There is no one rule fits all here. Instead get to know your body and how it responds to different conditions by using an HRM frequently, recording the data and analysing the results.
Resting heart rate - a useful metric for recovery
There is a lot of emphasis placed on the benefits of how the beat of the heart responds during exercise, but did you know our hearts are whispering messages to us throughout the day ?
Another big benefit to having and using a HRM is it gives you the ability to measure your heart rate at rest. Now many of the training zones that you will use during exercise will use a formula that includes the heart at rest. However by taking regular RHR measurements there is evidence that we can assess both improvements in baseline fitness and if our body is getting enough recovery or an infection is entering our cellular system.
Now RHR means "resting heart rate" which is how fast your heart beats per minute (bpm) when you are at complete standstill rest, and this reading is best achieved immediately upon waking up in the morning and taking a 60 second reading whilst laying down in your bed. The lower the number, the fitter you are. The average adult will have a resting heart rate between 60-100 beats per minute, while athletes will have much lower readings in the 40-60 bpm range.
When my clients begin a training program with me , in most cases I expect to see a lowering of the RHR as one of the metrics that indicate an increase in baseline fitness. Typically clients start in the 70-75 bpm range and after 4 weeks its 50-55 bpm and after 8-12 weeks as low as 45 bpm.
Now once you begin to take regular readings, over time you will establish your baseline RHR. This will be bpm reading closest to your normalised lifestyle, i.e. you are not in the middle of sitting exams or going through a break-up. This metric marker becomes useful because we know under stress our HR alters and this could indicate a sign of overtraining, stress at work or an infection entering your system as the heart is placed under greater demand to begin the "flushing process" As a good marker if you're reading is 7-10 bpm higher than baseline, then I advise further investigation into your personal wellness in the form of BP reading, temperature reading, oxygen saturation, visit to your GP, or if are experiencing fatigue from training then the rise in the RHR metric should prompt you to resist your training plan.
Which HRM is most accurate?
The most accurate HRM will always be the one that's best suited to you, and the one that gains your confidence. As someone who has trained with HRM's for over ten years and tried them all, my advice is always to allow sufficient time to get to "know" your new training partner. The strap position and tightness, type of clothing, temperature, training intensity and exercise type are all factors that can effect a HRM reading. Get to know what works for and against a reading on your HRM, and use trial and error to pick the HRM that best fits you. The cost of a few HRM's in the selection process is nothing compared to cost of a loss of training efficiency.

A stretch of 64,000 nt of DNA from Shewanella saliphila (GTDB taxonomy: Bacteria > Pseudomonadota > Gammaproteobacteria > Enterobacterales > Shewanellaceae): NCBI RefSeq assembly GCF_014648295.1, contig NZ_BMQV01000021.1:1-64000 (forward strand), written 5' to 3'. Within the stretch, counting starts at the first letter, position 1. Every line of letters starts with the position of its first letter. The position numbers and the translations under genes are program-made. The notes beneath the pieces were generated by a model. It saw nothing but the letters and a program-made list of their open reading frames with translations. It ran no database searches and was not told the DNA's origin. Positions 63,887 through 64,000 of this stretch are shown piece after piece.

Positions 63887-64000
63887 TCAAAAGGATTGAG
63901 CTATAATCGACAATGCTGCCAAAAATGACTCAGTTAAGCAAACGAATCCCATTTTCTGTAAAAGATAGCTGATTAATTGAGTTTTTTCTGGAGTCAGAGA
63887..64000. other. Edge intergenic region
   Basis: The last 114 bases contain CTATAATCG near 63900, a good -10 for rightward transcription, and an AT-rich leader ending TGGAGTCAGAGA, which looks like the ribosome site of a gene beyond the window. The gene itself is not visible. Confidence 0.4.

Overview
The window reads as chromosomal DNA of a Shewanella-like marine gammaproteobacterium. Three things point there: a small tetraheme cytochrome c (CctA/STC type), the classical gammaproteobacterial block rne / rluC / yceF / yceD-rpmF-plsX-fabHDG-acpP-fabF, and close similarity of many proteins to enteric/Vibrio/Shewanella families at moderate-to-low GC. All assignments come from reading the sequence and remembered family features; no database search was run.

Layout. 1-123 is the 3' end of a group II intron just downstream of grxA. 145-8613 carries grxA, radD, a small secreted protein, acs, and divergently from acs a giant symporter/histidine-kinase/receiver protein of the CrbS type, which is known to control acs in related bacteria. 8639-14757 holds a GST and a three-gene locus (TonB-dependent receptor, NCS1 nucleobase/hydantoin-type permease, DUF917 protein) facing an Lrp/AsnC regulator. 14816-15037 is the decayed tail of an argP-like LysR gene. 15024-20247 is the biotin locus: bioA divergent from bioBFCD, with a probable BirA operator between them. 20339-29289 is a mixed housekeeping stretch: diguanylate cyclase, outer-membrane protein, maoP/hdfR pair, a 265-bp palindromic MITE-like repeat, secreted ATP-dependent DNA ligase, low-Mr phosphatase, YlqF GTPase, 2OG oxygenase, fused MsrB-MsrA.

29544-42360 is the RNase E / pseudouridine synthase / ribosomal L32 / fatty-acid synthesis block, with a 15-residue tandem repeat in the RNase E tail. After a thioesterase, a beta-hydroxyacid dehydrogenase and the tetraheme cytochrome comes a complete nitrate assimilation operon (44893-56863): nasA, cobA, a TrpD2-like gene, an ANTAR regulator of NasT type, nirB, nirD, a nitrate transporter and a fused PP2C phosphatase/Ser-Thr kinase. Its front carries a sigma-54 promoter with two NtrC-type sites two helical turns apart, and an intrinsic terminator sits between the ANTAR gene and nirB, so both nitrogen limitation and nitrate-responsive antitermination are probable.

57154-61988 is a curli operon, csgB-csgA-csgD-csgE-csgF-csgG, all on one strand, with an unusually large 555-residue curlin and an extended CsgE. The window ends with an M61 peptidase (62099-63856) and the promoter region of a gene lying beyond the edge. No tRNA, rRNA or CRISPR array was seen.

At present there are two main types of commercial heart rate monitor (HRM) you can purchase:
These are worn on the chest with a chest strap that detect the heart pulse via an electrical signal and give “ECG quality R to R interval measurements. These are currently considered the most well developed and are the type most widely used by fitness professionals.
As they do not offer “on-board” memory they must be wirelessly connected to a third party devise such an iPhone (using the CardioGuru app) or computer using either ANT (which is slowly becoming redundant) or, Bluetooth 4.1 low energy that increases smartphone battery life dramatically. All chest straps using Bluetooth 4.1 can sync with ALL smartphone heart rate software.
Of the many chest strap HRM’s on the market, the polar H7 is considered the benchmark in HRM accuracy. All the workouts and training logic for the CardioGuru fitness app have been tested with a medical grade ECG monitor and the Polar H7. The data reading of our tests (and by many others) show the H7 is very close to that of ECG readings, however the H7 (like all chest straps) tends to move frequently during weight training or High Intensity Training with movements like burgees, jumping and bag work. Women tend to find chest strap HRM's uncomfortable and awkward to re-adjust mid training on the gym floor.
My choice for a chest strap HRM "Polar H7"
Wrist Worn Fitness Tracker
These are the “IN” heart rate devices at this moment. Unlike traditional HRM’s, which are placed near the heart, the new breed of heart rate tracker use bioimpedance sensors that use light to measure pulse rate. What is appealable about this type of HRM is it is device practical, i.e. it is worn as a watch or fitness band, thus offering a “continuous” HR reading at any point of the day or night alongside a “fitness workout reading. This is useful for resting heart rate tests, to check recovery or to self-screen the sudden feeling of heart rate fluctuations/anxiety.